A somewhat recent innovation for the adult play space, that I’m sure many of you have seen, is the outdoor public gym. While not a playground in the traditional sense, the ideas and feeling they evoke are nearly the same. Having pull-up bars instead of monkey bars, and sit-up boards instead of see-saws, visitors are encouraged to use the free equipment during their daily routine. Though the equipment might be aimed at adults, they’re often built in conjunction with, or next to existing playgrounds, creating a fun and fit environment for the whole family. Often as I ride my bicycle through my neighborhood playground here in Boston, I’ll see parents with the same excitement and glee in the fitness section, as the children playing on the playground across the way.

adult outdoor fitness recreation area

adult outdoor fitness recreation area

While it’s rather simple task to urge adults to go out and “play” on free workout equipment, it’s a much harder task to place them in the same mind set of a child on a playground. For that challenge we have to turn our focus to the art and design community, specifically the Chapuisat brothers. The work I’m referring to specifically are two hidden pathway installations titled “Hyperspace” and “Intra-Muros-1”. Both of the works are presented in a modern gallery setting, but with secret doorways in the walls, that lead to hidden tunnels ripe for exploration. Hyperspace specifically recreates the feeling of discovery in playground tunnels, as well as the sense of a safe fear and danger that goes along with them. It’s this probing into the unknown that brings us back to our childhood feeling of adventure and inquiry that we sometimes lack in adulthood.

Entrance to the Chapuisat brother's hidden crawl way sculpture

Entrance to the Chapuisat brother’s hidden crawl way sculpture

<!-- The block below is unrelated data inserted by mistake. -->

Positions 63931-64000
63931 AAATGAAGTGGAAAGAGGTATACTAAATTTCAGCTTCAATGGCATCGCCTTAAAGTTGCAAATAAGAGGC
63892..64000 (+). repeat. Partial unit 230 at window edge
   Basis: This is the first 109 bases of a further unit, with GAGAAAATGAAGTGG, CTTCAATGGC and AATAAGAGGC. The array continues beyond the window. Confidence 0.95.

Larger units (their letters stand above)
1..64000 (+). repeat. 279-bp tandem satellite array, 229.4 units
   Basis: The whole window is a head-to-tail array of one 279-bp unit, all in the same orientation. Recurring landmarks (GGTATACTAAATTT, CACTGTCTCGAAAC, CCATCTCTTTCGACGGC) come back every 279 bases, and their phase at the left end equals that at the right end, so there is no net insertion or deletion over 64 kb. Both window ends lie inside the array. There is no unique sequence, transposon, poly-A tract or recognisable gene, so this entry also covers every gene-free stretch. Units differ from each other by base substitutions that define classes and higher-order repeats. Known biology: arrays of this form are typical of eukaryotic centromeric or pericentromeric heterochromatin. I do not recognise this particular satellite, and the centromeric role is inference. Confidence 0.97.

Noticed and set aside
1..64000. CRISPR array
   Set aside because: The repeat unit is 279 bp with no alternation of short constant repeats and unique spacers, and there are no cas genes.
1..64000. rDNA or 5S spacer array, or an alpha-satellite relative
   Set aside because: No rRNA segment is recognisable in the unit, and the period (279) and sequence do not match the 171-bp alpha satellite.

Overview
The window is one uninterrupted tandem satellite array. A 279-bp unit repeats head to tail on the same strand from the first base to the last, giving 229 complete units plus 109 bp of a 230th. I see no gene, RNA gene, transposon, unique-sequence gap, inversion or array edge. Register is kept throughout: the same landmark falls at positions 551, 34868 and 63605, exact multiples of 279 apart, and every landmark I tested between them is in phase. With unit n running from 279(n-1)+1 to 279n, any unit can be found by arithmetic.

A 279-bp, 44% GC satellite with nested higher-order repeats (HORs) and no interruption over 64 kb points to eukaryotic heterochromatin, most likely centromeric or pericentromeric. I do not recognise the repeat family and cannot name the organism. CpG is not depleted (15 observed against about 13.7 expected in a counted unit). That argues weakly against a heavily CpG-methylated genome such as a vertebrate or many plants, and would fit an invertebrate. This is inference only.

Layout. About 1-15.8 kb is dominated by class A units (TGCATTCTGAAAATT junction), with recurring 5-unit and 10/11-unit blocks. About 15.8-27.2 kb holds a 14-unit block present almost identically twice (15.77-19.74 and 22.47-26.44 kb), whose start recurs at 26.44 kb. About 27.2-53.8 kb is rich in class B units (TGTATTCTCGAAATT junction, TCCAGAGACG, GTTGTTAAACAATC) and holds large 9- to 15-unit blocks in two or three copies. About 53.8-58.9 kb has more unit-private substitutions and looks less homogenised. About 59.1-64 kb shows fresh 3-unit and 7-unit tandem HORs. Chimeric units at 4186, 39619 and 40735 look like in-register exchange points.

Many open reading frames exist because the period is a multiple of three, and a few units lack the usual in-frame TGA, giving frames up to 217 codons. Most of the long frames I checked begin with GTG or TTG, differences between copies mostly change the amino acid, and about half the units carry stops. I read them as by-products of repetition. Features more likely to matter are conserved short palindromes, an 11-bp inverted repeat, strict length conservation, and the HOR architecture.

Side cut away view of the interior of Chapuisat brother's sculpture.

Side cut away view of the interior of Chapuisat brother’s sculpture.

What’s your opinion on adult playgrounds? Should they be something as practical as a public outdoor gym, or should they be less practical and more entertaining? Write your opinions in the comment sections below!


Scale, imagination, and innovation in modern playgrounds

When recalling our early playground memories, we remember how awe inspiring the equipment actually was, when seen from a child’s perspective. Often we look back at “the slide that was higher than a two story building” or “the bottomless sandbox” and how we begged our parents to bring us back. This obviously comes from the physically smaller size we have as children, but the impact of such a structure still stays in our mind well into adulthood. While the mythical endless slide is harder to come by these days, some modern architects are eliciting our youthful imagination in other creative ways. Whether it’s in size, scale, or creativity, these are some play structures you’ll definitely want to see.

Firstly, check out the scale that’s implied in the “Monster’s Footprints” structure by MAD architects in Shenzhen, China. When viewed from a higher level, it forces you to imagine that a 25 story monster had recently strolled by.  The undulating ground in the “foot print” re creates the contours of the mythical beast, almost creating an alien like landscape.